As a young(er) pastor, I'm confronted with this question a fair bit, both verbally or implicit to comments/reactions people have when they find out my role in church. The topic of leadership in the church gets lots of attention. There's a whole industry dedicated to church leadership, pumping out book after book full of principles and strategies related to Christian leadership. Do I sound a bit cynical? Ok, maybe a bit, but this month I've decided to join the fray of writing on the topic, so know the topic does interest me. I've written an article for my denominational magazine, the MB Herald, titled, "Lone rangers need not apply: reflections on leadership from the next generation."
I'll admit, I'm not a huge fan of the Christian leadership industry, but I believe leadership is as relevant as ever for the future of the church. How we do leadership, however, will be critical to this future. Here's a few quotes from my article:
What happens if I and many other new leaders don’t fit the stereotype? Is there really a church leadership crisis? Or is church leadership simply changing?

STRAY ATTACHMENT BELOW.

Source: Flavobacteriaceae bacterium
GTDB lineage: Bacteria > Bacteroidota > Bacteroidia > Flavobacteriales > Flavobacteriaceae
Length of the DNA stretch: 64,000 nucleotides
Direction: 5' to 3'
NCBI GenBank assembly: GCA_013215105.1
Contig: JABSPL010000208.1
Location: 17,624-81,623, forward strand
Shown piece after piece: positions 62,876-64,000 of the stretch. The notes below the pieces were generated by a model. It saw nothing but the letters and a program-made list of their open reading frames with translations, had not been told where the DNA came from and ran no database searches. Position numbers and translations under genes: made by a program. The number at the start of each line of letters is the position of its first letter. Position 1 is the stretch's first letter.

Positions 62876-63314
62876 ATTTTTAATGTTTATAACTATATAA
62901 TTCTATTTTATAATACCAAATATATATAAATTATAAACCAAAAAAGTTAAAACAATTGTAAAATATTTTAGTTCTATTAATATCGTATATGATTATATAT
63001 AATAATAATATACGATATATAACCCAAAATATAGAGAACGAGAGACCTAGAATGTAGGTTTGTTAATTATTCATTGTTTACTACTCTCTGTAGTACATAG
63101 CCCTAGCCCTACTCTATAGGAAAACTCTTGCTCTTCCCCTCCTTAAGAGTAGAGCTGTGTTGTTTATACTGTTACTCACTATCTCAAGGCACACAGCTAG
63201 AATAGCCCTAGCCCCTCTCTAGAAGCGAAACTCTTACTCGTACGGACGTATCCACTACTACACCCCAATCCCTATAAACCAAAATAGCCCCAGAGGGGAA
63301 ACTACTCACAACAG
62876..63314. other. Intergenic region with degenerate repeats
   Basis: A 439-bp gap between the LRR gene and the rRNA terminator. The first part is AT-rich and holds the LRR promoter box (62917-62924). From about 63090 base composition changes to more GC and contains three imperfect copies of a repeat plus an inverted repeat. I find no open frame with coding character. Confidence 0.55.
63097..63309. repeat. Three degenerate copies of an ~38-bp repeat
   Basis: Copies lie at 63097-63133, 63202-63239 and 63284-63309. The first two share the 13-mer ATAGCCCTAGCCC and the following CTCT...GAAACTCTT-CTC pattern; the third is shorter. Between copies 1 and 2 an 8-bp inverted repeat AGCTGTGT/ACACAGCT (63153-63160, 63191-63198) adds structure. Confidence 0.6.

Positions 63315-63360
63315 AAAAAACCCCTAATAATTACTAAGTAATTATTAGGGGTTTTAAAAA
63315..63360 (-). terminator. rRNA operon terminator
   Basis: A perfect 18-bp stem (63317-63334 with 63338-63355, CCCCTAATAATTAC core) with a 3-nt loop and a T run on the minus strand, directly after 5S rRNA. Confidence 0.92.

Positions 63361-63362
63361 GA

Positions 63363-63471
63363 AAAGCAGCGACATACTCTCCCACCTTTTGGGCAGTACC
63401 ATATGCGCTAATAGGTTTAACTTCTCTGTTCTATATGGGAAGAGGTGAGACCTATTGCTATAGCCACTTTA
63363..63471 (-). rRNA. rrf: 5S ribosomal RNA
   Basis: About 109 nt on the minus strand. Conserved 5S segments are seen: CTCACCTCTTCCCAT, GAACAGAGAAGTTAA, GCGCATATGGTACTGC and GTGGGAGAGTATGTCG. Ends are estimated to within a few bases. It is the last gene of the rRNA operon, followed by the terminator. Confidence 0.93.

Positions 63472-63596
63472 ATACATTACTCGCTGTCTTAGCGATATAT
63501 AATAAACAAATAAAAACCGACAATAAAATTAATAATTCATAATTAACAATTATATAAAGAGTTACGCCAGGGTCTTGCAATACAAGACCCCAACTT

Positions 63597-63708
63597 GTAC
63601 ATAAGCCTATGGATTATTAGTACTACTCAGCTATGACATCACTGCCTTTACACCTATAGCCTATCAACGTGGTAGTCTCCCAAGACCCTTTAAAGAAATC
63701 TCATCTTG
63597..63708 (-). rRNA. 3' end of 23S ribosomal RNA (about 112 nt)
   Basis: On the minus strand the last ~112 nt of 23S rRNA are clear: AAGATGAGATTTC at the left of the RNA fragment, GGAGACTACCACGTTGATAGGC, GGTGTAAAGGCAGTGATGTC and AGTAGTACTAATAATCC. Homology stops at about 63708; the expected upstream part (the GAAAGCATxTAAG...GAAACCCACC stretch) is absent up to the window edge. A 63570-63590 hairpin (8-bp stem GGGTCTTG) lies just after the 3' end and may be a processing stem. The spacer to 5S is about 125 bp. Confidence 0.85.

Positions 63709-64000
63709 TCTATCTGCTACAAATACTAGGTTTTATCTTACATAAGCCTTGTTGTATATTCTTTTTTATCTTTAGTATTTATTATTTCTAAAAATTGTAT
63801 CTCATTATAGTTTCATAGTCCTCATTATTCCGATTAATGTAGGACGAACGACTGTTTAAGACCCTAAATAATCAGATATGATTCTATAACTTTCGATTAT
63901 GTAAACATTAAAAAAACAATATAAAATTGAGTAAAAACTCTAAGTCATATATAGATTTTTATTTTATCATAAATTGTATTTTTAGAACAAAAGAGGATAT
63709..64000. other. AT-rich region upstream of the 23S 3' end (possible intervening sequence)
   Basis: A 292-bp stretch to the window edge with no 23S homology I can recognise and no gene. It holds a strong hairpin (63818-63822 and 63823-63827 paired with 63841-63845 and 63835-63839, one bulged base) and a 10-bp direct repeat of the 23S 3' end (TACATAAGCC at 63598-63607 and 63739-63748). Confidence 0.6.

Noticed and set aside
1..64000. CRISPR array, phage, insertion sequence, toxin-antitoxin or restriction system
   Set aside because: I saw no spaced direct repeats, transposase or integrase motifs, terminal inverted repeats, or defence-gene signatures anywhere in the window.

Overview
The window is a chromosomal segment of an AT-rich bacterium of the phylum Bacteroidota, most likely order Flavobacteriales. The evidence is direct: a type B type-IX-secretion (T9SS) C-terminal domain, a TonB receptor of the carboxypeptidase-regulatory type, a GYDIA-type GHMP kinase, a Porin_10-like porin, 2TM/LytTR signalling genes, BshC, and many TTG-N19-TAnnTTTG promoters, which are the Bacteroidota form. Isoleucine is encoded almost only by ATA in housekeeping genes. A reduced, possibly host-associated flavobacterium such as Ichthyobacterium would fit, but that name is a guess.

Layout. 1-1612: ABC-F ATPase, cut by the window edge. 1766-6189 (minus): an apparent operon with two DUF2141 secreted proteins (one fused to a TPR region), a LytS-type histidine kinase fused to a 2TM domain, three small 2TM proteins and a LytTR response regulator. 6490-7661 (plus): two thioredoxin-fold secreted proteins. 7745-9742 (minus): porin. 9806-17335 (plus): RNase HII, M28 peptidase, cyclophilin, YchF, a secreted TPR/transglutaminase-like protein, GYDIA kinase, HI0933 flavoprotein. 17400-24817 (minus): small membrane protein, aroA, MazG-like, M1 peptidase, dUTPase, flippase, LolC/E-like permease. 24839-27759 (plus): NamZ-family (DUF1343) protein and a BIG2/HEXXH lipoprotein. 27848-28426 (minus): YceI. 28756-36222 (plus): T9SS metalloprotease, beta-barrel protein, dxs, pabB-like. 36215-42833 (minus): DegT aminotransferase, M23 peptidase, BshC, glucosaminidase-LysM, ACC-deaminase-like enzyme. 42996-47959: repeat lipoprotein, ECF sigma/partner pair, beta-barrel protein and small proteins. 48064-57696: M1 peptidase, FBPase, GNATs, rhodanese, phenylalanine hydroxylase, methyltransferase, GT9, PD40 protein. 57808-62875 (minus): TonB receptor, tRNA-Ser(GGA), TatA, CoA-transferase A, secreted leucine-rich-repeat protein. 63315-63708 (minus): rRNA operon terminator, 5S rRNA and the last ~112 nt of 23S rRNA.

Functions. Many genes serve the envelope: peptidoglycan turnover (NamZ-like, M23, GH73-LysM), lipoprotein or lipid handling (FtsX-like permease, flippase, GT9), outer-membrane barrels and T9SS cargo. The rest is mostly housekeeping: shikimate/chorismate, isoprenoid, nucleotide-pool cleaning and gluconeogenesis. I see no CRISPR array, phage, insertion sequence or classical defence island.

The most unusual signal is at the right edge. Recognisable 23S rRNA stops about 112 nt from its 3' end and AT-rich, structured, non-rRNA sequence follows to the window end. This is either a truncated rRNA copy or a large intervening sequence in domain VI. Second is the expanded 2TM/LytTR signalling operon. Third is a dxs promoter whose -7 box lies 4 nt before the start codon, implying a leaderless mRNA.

I believe leadership has and will remain a vital part of God’s people living faithfully in the world, but in a diversity of forms and individuals.
A friend recently reflected on her church experience and these words from Paul, and described the community of faith as simply “living life together.” The phrase implies a need for church leadership to focus on collaboration – a return to our Anabaptist roots as a covenant community.
Leadership is an exciting and daunting journey. But as I experience the collaborative faithfulness of the people of God, I have hope for the church and the future of Christian leadership.